You can only imagine that this film provokes a lot of conversation. What has the response been and have there been any reactions that have surprised or enraged you?
As any director, I was hoping that people would like Jack and Anna, but I didn’t expect that we would get into so many festivals and that we would get so many followers on social media. We had over 40 festival selections. We won several awards, and we received multiple critic reviews. All of them are very positive.
Your crew comes from diverse communities and 80% of the crew behind Jack and Anna were women. Is that something that you focus on when assembling your crew and is that consistent on all your projects?
To me, the main factor when I decide about hiring someone is their professionalism and if I feel comfortable working with them. It’s true that the Jack and Anna team was so diverse. It happened naturally. Most people were Columbia College students and alumni. We also collaborated with a VFX team from the San Francisco Institute of Art. Both schools have artists from all around the globe. It is great to see how the industry is expanding and opening opportunities for people from underrepresented communities. I hope to see it more because the more diverse the industry is, the more unique stories we will see.
Have you found it challenging to be a woman in a position of power in this industry? If so, can you share how?
The statistics show how sad the situation with women in lead positions such as directors or cinematographers has been throughout the years. It’s getting better now, however, this issue can’t be solved in just a few years because there are still too many people in this industry who don’t want to admit that women not only can do this as well as men, but even better. I have been feeling that I need to prove my abilities and skills as a female director. It’s frustrating to see when you don’t get an opportunity just because of your sex. So, for me I would say it’s been a constant battle and it’s not over yet. My hope is that we will see more change in the culture of our industry, and that more female artists will get a change to get hired in the lead positions.
You worked with Kate again on One Woman Hamlet. Can you tell our viewers a bit about the show and how it came to be?
One Woman Hamlet existed as a solo stage play created by Kate Smith. I knew about the show because I knew Kate and as a big fan of her talent, I was keeping my eyes on her other works. The show looks at Shakespeare’s Hamlet in a new way that has not been done before and explores the stigma surrounding mental health. It conveys this through the use of loop stations, puppets, projections, and music. The show has so much humor in it despite Shakespeare’s tragedy that serves as a base and the subject of mental health. It’s a very brave, bold, and positive show.
Did you collaborate with her from the beginning or come on once it was adapted into a film?
We met in 2020 when Covid hit, and all theaters and activities were closed. We got this idea to try to make a screen version of this play. It was a collective brainstorming between Kate, me and my friend and colleague, Ayesha Abouelazm. That’s how it started. Later, our director of photography and editor, Brian Naughton, joined our team. It was an incredible journey for all of us and it’s so great to see now that One Woman Hamlet has found success at film festivals. We just got selected at the 2021 NYC Indie Theatre Film Festival and we all are so humbled because of this opportunity to share our project with the broader audience.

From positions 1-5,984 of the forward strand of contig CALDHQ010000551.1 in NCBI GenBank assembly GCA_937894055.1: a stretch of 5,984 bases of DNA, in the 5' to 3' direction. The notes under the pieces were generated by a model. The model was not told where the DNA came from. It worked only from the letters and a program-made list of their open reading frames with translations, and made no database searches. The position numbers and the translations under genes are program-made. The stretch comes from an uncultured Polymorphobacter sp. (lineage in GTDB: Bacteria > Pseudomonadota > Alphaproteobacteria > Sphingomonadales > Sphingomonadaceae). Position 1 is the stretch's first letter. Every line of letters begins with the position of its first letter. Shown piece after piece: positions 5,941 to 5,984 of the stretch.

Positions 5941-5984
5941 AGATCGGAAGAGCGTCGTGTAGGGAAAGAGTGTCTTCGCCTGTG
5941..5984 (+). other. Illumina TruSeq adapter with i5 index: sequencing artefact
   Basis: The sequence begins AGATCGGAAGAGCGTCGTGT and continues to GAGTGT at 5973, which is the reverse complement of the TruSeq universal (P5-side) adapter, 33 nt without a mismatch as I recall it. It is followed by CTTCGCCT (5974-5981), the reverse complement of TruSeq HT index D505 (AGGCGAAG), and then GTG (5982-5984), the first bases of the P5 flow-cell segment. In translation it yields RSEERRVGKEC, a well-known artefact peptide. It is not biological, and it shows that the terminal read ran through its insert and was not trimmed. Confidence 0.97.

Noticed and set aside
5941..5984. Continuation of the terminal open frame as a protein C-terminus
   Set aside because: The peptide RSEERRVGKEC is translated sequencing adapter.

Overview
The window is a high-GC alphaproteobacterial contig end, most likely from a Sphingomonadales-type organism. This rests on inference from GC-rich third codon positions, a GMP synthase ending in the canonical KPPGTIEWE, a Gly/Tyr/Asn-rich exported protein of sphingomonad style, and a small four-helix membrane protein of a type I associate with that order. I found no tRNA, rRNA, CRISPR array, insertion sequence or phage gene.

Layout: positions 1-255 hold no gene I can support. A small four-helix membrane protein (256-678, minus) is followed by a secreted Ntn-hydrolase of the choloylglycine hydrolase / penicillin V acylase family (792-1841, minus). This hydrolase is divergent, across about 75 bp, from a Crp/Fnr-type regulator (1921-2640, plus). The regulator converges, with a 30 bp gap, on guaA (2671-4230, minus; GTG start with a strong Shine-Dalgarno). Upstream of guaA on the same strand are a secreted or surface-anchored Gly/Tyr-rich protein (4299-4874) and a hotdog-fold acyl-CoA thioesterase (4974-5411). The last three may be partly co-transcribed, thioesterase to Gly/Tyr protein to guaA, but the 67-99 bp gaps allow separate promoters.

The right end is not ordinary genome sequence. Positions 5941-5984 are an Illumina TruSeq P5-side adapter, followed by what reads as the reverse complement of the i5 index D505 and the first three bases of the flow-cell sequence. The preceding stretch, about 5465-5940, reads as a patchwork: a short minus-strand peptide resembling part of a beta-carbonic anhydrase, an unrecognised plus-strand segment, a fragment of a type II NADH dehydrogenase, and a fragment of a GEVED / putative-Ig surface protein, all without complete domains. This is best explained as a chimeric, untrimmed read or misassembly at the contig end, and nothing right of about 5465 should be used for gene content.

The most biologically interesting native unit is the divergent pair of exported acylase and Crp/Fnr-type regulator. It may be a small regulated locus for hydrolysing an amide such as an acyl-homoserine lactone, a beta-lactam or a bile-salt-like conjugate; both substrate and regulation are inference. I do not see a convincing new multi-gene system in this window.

Has being a part of One Woman Hamlet expanded or changed your own perception and understanding of mental health and mental health awareness?
I learned a lot about mental health thanks to One Woman Hamlet. I am very grateful to Kate who believed in our team and allowed us to create the screen version. She was so passionate about it and her message about stigma was so powerful to me that I caught myself a few times during the editing just projecting it to my own fears and anxiety. She literally speaks to you while you’re watching One Woman Hamlet, and this is fascinating. It helps you to find some answers and heal wounds.
You have two new scripts that you are working on. The Blouse, which you are writing alone and another Seam Line, which you are writing with Savannah Oakes, your co-writer on Jack and Anna. Can you share a bit about these stories and how your writing process differs as a solo writer than when you are collaborating?
Both projects are very personal stories of mine. The Blouse was inspired by one night from my childhood. Seam Line is based on an event that happened a few years ago but it’s more fictional than The Blouse. Plus, we are playing with the genre and molding it into more of a horror film. Writing with a co-writer is a different process than writing solo. You have the perspective of two people. It’s almost like two streams flowing into a one big river. I love working with Savannah because she is such a high-level professional. We brainstorm our ideas constantly while working on a screenplay.
What are the strengths that you and Savannah each bring into your collaborations?
As female-identifying persons, we both have struggled with situations of oppression in our own way and had to persevere through them. So, it definitely reflects on the stories that we want to develop. However, we are from very different backgrounds, and that brings different perspectives to our scripts. We can discuss our ideas for hours. We like to experiment with our characters and see where they will lead us. Savannah is a very talented and passionate writer, and I am blessed to have her as my collaborator.
What is next for you?
One Woman Hamlet has just started its festival circuit. I am excited about that, and this project is a big part of my life now. The Blouse and Seam Line screenplays are other major projects for me now. I am open to any new projects coming my way.